rittenhouse did break down in tears. -- deliberation, kyle rittenhouse did break down in tears. when the verdict came out, there were lots of people shouting "free kyle." you have gun groups saying it is a great day for the second amendment. this is why this case is seen as something more than just a local case. it is seen as a referendum almost on the polarizing issue of gun ownership in america. for conservative groups, he is now seen as a hero, as someone who was merely standing up against lawlessness and that he acted in self-defense. for liberal groups, he is the face of a gun culture out of control. they say he is a vigilante that came into a city he had no business being in. being cleared of charges, doesn't mean protesters can earn
up to any protest with the gun and claim self-defense when things go wrong and t face any consequences? because of the rule of double jeopardy, he cannot be tried again for this case. he has been cleared of all charges and will wal free. >> remind us the events of that night. >> so, the events of last year were to do with a man called jacob blake, local black men shot by white police officers seven times in the back. that sparked racial injustice protests. some turned violent. it was on the third night at kyle rittenhouse entered the city with a rifle. he said he wanted to protect businesses. he wanted to provide security. and that the series of confrontations that happened in which he shot dead joseph rosenbaum and anthony huber and injured a third man were merely self-defense.
that has been his argument throughout. that is what the jury backed him on. they rejected the state's case that kyle rittenhouse was an armed vigilante who inserted himself into a volatile protest where he had no business being. the jury has delivered their verdict. in kenosha, things are calm at the moment. the national guard is on standby in case there is any violence. police are also out here. we have seen a few cars go past as well. kenosha does not want to see a repeat of what happened last year. >> we will be talking later in the program to a lawyer who has been closely following that story. that is coming up in a short while. belarus's longtime authoritarian leader has told the bbc it is possible his border guards might be helping migrants reach poland. thousands migrants,ainly from the middle east, have been trying to cross into the european union at the frontier between poland and pelvis --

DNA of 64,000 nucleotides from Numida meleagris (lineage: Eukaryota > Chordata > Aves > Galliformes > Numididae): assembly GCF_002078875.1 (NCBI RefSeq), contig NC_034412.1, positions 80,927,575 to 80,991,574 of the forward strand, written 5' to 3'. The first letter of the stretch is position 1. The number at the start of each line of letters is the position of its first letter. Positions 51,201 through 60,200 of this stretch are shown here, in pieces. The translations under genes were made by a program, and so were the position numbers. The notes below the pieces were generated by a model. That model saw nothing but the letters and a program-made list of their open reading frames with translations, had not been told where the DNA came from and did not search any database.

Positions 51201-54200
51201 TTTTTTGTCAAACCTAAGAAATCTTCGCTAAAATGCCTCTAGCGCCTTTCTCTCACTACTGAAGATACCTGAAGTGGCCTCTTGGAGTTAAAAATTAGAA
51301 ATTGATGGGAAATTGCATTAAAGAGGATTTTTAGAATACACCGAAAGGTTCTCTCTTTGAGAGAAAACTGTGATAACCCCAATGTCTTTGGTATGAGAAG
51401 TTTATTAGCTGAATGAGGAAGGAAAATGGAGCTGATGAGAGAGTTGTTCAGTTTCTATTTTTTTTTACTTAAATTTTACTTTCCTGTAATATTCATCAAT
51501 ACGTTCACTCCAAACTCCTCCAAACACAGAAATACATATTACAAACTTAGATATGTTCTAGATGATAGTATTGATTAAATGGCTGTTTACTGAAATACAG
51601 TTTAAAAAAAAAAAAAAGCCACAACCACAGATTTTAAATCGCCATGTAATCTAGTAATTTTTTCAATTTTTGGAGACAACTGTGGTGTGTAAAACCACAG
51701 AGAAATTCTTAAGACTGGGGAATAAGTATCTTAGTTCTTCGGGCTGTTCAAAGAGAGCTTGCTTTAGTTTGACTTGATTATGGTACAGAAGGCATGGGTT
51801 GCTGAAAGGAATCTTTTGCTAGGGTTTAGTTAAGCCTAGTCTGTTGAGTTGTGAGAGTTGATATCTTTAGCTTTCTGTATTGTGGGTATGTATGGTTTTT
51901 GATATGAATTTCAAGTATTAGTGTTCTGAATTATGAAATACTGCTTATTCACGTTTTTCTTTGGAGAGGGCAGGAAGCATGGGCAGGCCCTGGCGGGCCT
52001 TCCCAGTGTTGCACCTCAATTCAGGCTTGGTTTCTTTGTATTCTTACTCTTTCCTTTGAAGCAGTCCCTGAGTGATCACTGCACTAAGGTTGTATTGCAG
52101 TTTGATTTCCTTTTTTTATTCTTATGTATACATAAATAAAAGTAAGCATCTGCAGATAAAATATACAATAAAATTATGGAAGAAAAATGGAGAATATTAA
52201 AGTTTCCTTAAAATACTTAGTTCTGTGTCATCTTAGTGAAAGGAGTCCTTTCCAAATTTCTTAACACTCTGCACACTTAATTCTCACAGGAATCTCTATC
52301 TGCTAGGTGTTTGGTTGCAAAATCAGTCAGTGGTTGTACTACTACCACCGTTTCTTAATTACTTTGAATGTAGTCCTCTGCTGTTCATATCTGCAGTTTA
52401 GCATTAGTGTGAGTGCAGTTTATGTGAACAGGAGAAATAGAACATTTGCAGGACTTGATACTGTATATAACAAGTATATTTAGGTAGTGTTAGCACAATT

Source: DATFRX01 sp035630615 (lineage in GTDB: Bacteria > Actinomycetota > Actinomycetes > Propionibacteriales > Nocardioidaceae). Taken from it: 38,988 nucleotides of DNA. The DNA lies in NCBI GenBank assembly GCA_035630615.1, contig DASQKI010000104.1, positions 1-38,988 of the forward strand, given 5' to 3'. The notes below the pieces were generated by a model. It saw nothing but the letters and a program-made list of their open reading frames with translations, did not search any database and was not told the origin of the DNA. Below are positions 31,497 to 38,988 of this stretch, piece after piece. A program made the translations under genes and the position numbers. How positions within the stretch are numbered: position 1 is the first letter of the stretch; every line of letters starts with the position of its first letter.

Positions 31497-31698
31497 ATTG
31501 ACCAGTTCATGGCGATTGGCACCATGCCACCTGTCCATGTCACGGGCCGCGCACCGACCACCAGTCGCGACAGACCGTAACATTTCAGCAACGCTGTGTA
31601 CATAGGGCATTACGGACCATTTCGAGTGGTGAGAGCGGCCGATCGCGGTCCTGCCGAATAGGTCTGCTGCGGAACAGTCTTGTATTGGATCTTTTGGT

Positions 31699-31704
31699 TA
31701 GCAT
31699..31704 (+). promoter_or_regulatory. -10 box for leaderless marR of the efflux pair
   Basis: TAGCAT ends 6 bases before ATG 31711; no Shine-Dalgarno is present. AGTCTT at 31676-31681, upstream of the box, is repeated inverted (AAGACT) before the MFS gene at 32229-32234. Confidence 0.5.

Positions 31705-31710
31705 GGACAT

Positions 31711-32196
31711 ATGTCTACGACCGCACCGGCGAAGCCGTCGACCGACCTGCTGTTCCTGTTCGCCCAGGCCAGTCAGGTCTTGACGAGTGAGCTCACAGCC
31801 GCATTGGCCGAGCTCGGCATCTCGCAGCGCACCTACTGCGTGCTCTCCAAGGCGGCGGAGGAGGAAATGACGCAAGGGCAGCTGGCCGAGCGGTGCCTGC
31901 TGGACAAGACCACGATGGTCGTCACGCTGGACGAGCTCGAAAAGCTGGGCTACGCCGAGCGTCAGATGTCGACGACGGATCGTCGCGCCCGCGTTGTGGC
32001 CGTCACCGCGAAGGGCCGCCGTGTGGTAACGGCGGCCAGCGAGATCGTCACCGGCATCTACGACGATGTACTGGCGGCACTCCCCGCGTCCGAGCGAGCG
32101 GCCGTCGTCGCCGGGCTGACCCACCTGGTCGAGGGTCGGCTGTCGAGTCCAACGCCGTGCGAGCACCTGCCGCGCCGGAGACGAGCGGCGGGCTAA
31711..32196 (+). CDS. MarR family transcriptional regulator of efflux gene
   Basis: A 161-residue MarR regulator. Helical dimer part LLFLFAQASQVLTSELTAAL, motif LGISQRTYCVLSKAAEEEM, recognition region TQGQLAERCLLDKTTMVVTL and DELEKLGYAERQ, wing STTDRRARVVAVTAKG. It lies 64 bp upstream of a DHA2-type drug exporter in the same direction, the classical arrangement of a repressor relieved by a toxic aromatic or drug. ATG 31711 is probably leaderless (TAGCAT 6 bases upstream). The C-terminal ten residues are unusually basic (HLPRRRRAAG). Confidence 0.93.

belarus a in recent weeks. in an exclusive sit-down interview with our russian correspondent, he said he has no intention of stopping people from reaching the e.u. >> our guys are helping the polish territory. it is perfectly possible. i think that is absolutely possible. maybe someone helped them. i will not even look into it. >> he told the e.u. that belarus had been stopping migrants. but now, they must catch them themselves trade migrants told us they took that to mean belarus is open to them. >> i told the e.u. i am not going to detain migrants on the border, hold them at the border. and if they keep coming, i still will not stop them because they are not coming to my country. they are going to yours. the west stock talking to us and working with us. if you don't want to, fine.
we will sort the problem out ourselves the best we can. >> we saw protesters being beaten. we saw young people coming out of detention centers with injuries on their bodies. >> i admit it. >> you admit it? >> they were beaten but there were police beaten up, too, and you did not show this. >> since july, 270 n.g.o.'s have been shut down and belarus. >> i will answer your question. you are upset we have destroyed all of your structures, your n.g.o.'s, and all those you have been paying for. >> alexander lukashenko in the exclusive interview with the bbc. in a sign of how serious central europe's covid surge has become, austria is to make it a legal